From the Ashes

Tatler Philippines|July 2020

From the Ashes
Much like the Phoenix that must burn in order to rise, there is no great success without great failure. Tatler Philippines speaks to five notable personalities with compelling stories, who share the valuable lessons they’ve learnt from their darkest hours
Stephanie Zubiri

Senator Migz Zubiri

From election controversy to redemption, his historic resignation from office restored the country’s faith in this tireless public servant, who now serves as senate majority floor leader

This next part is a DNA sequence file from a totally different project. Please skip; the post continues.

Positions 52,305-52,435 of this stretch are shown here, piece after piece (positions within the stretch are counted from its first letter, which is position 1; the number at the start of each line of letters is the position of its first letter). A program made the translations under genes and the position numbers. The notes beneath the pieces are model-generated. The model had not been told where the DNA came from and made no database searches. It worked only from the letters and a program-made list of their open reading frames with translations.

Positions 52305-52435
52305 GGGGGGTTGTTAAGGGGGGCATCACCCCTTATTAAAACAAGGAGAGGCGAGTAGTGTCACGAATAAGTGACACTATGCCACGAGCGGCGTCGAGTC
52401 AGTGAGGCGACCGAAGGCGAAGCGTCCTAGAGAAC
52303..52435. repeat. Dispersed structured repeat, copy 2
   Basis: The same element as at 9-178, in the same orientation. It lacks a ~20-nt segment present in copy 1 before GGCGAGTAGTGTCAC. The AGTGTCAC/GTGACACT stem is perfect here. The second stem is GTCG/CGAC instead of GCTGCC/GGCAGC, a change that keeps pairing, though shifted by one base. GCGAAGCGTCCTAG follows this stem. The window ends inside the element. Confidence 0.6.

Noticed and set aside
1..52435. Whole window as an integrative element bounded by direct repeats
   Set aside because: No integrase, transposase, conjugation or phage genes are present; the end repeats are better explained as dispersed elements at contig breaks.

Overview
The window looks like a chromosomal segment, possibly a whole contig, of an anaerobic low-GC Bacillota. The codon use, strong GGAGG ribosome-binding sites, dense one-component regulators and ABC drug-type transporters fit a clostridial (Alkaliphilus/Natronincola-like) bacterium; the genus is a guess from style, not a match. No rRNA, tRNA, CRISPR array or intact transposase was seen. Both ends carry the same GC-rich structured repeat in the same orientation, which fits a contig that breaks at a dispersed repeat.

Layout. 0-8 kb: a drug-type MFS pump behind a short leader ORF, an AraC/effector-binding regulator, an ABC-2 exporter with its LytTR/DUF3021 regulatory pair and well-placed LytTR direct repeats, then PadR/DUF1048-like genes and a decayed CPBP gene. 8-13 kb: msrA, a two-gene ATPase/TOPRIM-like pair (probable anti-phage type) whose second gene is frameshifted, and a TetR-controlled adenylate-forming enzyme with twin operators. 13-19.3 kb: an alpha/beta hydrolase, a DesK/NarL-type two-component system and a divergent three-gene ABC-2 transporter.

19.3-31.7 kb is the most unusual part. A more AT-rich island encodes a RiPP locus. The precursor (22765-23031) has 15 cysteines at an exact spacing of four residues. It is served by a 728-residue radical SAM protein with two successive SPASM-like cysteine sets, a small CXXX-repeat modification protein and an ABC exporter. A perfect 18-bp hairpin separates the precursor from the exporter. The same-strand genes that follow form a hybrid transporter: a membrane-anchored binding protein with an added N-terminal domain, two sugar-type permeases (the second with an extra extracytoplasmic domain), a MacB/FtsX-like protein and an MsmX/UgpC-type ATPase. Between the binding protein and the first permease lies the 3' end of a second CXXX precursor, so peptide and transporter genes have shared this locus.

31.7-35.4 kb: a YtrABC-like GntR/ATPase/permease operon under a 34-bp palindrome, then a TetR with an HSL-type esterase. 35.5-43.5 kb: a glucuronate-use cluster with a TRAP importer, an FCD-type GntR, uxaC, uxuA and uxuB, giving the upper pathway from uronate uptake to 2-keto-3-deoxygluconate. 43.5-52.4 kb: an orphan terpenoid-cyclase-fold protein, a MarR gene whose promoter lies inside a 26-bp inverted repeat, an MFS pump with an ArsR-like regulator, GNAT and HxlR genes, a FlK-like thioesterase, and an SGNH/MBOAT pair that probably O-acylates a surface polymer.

Juan Miguel “Migz” Zubiri had a stellar record in Congress and was an excellent candidate for senator in the 2007 polls. Although proclaimed by the Commission on Elections, the young politician won the last seat by only a small margin over his colleague, tarnishing his victory with controversy. Despite passing numerous bills and gaining the Majority Leadership position, he was still battered by the opposition who were relentless in their claims of election fraud, tenaciously pursuing investigations. By mid-2011, hard evidence proved that the electoral results were in fact doctored. Zubiri was devastated and proclaimed his innocence, declaring that he had no knowledge of, nor did he order or condone, the fraud. In August 2011, he did the unthinkable and resigned, becoming the first and only Filipino politician to surrender his seat due to questions of legitimacy or controversy. After losing in the 2013 elections, Zubiri decided to retire from politics. In 2016, he ran again, this time as an independent. Running without a political party, he was uncontestably victorious at sixth place. “I could base my decisions on what was best for our people, rather than what was best for a few,” Zubiri explains as to why this was an important choice for him. Today, this Senate Majority Floor Leader is a highly respected public servant, having passed a number of crucial laws including the historic Bangsamoro Organic Law, ending years of conflict in Muslim Mindanao.